River worthy?

Ever wonder how our nation’s waters get their name?

Case in point is south Florida’s Turner River.


It twists and turns for 9 meandering miles from the swampy forests of Big Cypress Nat’l Preserve the mangrove lined backwater shallows of Ten Thousand Islands. (Actually it’s only around a thousand islands, but that’s a different story.)

On average Turner River discharges 45,000 acre feet into Chokoloskee Bay. That sounds like a lot – 18 Empire State Building sized tumblers per year.

But by normal “river” standards, it’s barely budges the needle on the “stream worthy” barometer.


Consider nearby Fisheating Creek.

It’s been designated a “creek” despite the fact that it quadruples Turner River’s annual output (74 Empire State Buildings per year) and is almost 6 times as long (52 miles).

All I can figure out is that Fisheating Creek gets penalized because it drains into a freshwater lake (Lake Okeechobee), not to saltwater tide like Turner River.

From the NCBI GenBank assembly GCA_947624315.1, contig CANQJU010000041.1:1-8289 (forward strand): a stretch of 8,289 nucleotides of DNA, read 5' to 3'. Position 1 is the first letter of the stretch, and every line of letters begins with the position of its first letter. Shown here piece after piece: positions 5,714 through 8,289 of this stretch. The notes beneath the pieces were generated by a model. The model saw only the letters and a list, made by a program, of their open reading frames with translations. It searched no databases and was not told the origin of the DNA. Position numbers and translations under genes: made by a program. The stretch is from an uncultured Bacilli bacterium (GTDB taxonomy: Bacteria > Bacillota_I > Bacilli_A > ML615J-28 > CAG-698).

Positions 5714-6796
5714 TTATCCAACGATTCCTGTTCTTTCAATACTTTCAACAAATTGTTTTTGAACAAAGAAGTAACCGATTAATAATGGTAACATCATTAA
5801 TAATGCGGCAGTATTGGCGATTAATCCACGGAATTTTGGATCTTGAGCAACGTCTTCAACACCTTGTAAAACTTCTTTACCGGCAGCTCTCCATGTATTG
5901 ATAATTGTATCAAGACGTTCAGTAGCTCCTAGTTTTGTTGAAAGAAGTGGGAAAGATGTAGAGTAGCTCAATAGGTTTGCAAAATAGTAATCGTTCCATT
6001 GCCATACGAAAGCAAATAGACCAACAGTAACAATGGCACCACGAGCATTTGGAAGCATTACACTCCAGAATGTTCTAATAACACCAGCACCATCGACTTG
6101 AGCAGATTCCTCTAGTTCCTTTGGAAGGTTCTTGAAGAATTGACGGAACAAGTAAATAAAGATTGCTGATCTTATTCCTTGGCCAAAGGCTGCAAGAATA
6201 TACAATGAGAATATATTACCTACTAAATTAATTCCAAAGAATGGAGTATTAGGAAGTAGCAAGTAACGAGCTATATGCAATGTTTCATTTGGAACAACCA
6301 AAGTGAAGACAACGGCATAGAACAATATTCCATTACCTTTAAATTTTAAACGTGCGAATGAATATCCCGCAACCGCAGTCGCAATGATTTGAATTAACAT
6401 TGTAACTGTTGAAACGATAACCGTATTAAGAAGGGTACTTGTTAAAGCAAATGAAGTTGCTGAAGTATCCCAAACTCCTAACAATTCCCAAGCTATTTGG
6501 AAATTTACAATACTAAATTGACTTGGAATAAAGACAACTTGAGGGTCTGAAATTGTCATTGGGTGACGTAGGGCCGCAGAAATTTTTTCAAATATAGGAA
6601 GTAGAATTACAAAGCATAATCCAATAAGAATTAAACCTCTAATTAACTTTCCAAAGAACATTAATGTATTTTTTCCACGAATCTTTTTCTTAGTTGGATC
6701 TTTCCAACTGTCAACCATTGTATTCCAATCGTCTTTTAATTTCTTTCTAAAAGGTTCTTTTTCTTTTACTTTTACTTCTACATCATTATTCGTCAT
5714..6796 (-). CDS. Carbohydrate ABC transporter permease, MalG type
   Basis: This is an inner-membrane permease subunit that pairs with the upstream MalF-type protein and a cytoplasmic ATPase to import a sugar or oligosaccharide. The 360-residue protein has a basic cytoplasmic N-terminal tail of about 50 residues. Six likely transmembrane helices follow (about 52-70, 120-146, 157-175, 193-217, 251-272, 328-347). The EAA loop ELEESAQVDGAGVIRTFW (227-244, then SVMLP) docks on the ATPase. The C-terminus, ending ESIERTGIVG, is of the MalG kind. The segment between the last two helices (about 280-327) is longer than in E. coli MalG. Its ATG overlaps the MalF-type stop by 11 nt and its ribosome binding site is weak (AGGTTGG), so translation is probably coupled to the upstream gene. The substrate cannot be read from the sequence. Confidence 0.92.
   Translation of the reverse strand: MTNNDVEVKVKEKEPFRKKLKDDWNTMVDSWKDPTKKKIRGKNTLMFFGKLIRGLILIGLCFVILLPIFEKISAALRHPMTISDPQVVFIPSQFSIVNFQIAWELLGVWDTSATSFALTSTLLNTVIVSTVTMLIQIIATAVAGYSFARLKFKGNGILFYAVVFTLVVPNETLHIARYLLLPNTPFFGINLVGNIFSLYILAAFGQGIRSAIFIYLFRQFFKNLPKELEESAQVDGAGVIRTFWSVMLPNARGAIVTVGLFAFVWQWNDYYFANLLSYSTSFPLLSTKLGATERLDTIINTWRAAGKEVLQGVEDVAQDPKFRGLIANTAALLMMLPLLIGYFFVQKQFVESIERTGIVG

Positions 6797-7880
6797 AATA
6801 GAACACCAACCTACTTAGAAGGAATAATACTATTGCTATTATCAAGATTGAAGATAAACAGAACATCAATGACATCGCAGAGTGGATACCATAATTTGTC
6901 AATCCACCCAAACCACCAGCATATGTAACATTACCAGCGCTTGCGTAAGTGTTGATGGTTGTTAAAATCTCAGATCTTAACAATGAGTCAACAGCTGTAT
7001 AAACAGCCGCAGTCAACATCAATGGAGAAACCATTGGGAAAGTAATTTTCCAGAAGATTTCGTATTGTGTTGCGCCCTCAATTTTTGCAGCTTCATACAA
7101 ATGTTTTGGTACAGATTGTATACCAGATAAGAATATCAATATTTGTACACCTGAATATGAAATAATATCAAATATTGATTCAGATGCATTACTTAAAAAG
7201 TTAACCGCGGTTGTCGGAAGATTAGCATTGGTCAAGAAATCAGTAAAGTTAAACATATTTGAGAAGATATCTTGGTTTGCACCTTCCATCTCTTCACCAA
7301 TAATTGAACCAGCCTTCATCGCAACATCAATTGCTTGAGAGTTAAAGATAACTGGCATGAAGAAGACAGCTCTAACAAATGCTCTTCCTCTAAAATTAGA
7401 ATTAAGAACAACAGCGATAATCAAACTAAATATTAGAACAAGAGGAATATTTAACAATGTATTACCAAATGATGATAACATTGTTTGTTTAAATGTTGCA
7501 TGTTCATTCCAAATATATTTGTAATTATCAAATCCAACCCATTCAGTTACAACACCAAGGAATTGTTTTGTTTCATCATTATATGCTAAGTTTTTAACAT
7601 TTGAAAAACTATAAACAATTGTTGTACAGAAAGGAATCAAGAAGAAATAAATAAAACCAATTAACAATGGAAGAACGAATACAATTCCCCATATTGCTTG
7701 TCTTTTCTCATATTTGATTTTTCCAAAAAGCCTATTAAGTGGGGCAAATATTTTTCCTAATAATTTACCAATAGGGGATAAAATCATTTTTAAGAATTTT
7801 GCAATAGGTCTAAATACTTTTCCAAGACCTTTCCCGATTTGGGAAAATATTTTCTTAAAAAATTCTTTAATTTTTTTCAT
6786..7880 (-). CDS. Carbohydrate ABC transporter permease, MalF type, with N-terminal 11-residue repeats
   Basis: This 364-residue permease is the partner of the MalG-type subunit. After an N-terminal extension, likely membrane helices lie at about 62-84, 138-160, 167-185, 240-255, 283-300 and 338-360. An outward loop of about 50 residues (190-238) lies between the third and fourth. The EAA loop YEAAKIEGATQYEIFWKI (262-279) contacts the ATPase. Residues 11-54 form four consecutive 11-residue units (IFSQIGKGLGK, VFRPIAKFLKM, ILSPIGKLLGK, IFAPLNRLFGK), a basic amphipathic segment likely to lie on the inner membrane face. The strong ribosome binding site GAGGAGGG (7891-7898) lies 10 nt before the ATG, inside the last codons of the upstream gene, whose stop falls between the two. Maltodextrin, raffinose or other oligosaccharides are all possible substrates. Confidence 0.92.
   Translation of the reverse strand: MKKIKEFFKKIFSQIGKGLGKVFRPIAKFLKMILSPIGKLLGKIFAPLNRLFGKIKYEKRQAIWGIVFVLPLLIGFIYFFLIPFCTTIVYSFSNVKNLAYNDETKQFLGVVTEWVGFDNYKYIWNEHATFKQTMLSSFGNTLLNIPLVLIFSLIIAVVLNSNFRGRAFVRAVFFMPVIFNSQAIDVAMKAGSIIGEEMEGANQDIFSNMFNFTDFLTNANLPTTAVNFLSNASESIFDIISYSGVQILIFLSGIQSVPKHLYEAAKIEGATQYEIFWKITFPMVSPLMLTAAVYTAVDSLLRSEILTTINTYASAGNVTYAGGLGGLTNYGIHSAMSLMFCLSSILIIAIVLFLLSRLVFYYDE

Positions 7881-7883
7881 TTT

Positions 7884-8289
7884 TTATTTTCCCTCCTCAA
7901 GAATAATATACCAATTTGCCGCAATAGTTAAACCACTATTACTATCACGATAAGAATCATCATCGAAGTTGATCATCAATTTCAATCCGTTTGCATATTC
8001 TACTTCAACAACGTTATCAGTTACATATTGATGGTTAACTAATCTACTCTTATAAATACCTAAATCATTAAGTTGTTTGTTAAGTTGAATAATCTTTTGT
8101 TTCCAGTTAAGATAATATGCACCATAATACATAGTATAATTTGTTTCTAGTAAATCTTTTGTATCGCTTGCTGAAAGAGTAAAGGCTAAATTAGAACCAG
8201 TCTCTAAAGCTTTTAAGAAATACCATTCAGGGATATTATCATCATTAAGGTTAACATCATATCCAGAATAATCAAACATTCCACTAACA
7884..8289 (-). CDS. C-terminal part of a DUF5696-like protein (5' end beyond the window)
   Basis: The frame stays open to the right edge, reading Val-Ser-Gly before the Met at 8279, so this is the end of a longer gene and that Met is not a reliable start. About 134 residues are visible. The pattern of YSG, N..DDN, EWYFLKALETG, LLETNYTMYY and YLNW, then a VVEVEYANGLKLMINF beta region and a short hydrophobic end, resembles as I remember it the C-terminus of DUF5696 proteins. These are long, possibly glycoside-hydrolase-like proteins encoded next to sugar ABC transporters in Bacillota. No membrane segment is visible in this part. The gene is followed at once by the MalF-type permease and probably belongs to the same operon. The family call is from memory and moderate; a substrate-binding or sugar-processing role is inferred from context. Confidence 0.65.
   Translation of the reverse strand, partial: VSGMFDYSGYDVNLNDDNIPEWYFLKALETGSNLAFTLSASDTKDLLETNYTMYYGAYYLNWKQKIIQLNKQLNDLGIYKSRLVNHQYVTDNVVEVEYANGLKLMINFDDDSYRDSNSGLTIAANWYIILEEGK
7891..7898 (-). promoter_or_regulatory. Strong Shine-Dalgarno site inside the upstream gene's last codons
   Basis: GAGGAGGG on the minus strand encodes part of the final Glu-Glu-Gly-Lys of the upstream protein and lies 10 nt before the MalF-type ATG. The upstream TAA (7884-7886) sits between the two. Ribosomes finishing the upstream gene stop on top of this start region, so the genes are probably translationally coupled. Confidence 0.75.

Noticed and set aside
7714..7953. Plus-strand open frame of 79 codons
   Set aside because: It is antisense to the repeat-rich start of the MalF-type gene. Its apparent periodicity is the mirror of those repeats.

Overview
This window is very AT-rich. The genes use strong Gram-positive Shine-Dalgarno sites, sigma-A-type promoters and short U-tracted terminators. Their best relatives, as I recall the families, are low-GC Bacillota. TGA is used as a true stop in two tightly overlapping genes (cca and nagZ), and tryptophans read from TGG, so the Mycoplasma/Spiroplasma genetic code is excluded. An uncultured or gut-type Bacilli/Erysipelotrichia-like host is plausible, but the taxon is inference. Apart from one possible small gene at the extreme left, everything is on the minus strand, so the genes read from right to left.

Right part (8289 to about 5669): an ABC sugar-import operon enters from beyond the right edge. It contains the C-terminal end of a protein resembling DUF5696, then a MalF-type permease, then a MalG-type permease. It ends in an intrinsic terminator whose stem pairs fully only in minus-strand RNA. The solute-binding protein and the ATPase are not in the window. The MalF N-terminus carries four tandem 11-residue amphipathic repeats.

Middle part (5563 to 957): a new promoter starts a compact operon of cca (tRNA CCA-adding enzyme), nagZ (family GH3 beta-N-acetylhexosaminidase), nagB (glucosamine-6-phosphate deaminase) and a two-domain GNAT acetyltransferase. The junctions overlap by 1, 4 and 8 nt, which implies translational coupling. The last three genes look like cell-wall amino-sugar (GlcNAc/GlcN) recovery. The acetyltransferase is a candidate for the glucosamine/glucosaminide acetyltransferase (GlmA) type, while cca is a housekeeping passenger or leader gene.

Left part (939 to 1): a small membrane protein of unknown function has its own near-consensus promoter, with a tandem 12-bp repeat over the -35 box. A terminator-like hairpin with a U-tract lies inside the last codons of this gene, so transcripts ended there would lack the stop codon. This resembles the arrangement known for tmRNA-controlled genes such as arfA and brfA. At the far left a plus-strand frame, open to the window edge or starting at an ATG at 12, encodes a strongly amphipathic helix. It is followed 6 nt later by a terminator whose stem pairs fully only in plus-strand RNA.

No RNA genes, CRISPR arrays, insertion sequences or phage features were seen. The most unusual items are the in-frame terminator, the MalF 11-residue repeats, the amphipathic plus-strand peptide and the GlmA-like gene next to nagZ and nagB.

Now upstate Suwannee River is a waterway that lives up to its “river” designation!

It’s 266 miles long, and here’s the eye popper – on average it fills up 1 Empire State Building sized tumbler per hour! Or in more Florida friendly units, it fills up Lake Okeechobee from bottom to base (of its perimeter levee) – that’s 4.4 million acre feet – over the course of a year.

Did I mention the Suwannee River also flows to saltwater tide?

That’s about the only thing it and the ephemeral “creek” down in eastern Collier Country called Turner River have in common.

On the other hand, it’s about as big a natural water channel you’ll find south of Lake Okeechobee.

By Everglades standards, that makes it “river” worthy.

For calculation purposes I used the top roof at 1250 feet, not the uppermost point of the antenna/spire (1472 ft).

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